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NARUC Wants FCC to Require That Carriers Also Provide Data to States

in Broadband Data/States by

WASHINGTON, September 28, 2009 - State utility commissioners want the Federal Communications Commission to put broadband carriers on notice that the agency’s own broadband data collection does not relieve operators of the obligation to comply with state requests.

In papers filed with the FCC on Friday, The National Association of Regulatory Utility Commissioners asked the commission to issue a declaratory ruling which would clarify that in collecting data from broadband carriers, the commission is not asserting any preemption over state-level mapping efforts.

NARUC endorsed such a ruling at its July 2009 meeting, during which it passed a resolution asking the FCC to provide states with the Form 477 data in compliance with the 2008 Broadband Data Improvement Act.

The resolution further requests the commission to clarify that it has not asserted "any general preemption of any State actions," specifically those having to do with broadband mapping.

"Congress has been crystal clear...that it wants to promote the deployment and adoption of advanced services," NARUC said in its petition "and that it wants States to play a key role in those efforts."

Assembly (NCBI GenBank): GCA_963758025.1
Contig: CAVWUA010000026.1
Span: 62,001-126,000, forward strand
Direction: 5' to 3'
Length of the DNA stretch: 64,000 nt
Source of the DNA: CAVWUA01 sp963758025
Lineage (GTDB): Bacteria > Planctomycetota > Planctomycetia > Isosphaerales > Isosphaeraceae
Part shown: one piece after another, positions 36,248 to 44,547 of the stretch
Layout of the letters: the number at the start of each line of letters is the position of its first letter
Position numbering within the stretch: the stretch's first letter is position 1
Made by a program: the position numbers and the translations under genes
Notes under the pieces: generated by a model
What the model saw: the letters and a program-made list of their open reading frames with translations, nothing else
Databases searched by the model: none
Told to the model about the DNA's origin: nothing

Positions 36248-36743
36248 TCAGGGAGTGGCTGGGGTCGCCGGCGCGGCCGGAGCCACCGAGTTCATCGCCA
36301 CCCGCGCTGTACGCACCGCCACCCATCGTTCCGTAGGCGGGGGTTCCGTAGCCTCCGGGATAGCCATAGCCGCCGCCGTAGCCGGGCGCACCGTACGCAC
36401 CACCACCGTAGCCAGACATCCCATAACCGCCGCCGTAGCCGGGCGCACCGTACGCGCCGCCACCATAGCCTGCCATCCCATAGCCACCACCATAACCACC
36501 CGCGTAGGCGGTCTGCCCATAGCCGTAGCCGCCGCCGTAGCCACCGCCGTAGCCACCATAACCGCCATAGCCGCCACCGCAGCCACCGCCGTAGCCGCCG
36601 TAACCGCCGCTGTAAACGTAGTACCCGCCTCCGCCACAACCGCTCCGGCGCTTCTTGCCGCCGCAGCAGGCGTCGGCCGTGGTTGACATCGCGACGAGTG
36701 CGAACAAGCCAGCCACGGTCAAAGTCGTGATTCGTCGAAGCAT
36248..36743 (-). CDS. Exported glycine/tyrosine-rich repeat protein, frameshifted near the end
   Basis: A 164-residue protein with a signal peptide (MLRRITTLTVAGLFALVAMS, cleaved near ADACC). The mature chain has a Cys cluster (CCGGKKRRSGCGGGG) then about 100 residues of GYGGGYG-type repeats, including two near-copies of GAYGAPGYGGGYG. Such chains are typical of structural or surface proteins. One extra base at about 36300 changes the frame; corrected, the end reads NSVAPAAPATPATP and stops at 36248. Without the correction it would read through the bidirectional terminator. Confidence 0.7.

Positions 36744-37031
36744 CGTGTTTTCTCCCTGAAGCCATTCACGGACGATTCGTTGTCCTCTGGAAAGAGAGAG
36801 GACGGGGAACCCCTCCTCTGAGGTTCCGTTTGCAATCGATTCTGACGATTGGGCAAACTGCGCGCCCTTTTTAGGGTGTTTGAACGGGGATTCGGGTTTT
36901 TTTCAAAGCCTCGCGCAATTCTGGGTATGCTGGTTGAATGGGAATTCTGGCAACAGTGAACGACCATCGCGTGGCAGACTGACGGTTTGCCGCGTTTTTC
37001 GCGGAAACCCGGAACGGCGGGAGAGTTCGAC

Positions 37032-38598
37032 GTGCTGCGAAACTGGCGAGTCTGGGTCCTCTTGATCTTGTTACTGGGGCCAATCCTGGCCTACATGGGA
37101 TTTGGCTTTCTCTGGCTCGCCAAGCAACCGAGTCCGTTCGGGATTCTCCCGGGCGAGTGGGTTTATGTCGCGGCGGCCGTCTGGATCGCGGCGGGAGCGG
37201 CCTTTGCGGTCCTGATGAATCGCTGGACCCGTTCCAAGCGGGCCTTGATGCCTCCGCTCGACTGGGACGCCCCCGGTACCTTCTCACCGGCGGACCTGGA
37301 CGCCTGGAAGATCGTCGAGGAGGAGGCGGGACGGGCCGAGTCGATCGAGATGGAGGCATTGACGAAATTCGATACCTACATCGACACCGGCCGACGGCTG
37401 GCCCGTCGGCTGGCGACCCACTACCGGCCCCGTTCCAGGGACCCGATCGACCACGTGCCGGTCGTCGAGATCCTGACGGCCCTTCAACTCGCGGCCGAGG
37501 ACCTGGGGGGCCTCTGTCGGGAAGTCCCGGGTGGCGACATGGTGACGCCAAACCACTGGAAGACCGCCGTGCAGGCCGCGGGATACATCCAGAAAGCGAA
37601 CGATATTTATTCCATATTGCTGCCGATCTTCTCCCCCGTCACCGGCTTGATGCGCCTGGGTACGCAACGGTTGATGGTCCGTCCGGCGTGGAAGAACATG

NARUC passed the resolution in response to carriers resistance to state-level broadband mapping efforts, said District of Columbia Public Services Commission chairman Betty Ann Kane. Federal law actually requires states to conduct broadband mapping, Kane said.

But efforts by states to collect data in a more granular manner than the FCC have been resisted by broadband service providers. Carriers are justifying withholding of data by claiming the FCC process preempts any single state program, Kane said. "The carriers have not been forthcoming in making the information the states need available," Kane explained in an interview. "Just because [the FCC] is asking for data doesn't mean the states can't."

Kane said she is "very hopeful" the commission will act on NARUC's petition and issue a declaratory ruling. When contacted for this story, FCC spokeswoman Jen Howard said she had no comment on the matter.

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Andrew Feinberg is the White House Correspondent and Managing Editor for Breakfast Media. He rejoined in late 2016 after working as a staff writer at The Hill and as a freelance writer. He worked at from its founding in 2008 to 2010, first as a Reporter and then as Deputy Editor. He also covered the White House for Russia's Sputnik News from the beginning of the Trump Administration until he was let go for refusing to use White House press briefings to promote conspiracy theories, and later documented the experience in a story which set off a chain of events leading to Sputnik being forced to register under the Foreign Agents Registration Act. Andrew's work has appeared in such publications as The Hill, Politico, Communications Daily, Washington Internet Daily, Washington Business Journal, The Sentinel Newspapers, FastCompany.TV, Mashable, and Silicon Angle.

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